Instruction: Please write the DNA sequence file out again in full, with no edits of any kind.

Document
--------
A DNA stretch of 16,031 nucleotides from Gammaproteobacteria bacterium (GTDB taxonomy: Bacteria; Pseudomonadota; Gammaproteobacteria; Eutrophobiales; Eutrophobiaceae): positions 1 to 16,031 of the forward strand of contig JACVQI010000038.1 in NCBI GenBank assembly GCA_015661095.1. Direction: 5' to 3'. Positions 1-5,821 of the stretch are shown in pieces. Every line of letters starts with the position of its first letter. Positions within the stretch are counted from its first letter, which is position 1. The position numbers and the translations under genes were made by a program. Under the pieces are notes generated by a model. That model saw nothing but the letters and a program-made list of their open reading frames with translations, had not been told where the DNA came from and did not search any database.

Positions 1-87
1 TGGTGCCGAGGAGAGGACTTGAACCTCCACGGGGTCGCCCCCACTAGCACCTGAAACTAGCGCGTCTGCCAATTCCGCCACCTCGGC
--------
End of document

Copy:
A DNA stretch of 16,031 nucleotides from Gammaproteobacteria bacterium (GTDB taxonomy: Bacteria; Pseudomonadota; Gammaproteobacteria; Eutrophobiales; Eutrophobiaceae): positions 1 to 16,031 of the forward strand of contig JACVQI010000038.1 in NCBI GenBank assembly GCA_015661095.1. Direction: 5' to 3'. Positions 1-5,821 of the stretch are shown in pieces. Every line of letters starts with the position of its first letter. Positions within the stretch are counted from its first letter, which is position 1. The position numbers and the translations under genes were made by a program. Under the pieces are notes generated by a model. That model saw nothing but the letters and a program-made list of their open reading frames with translations, had not been told where the DNA came from and did not search any database.

Positions 1-87
1 TGGTGCCGAGGAGAGGACTTGAACCTCCACGGGGTCGCCCCCACTAGCACCTGAAACTAGCGCGTCTGCCAATTCCGCCACCTCGGC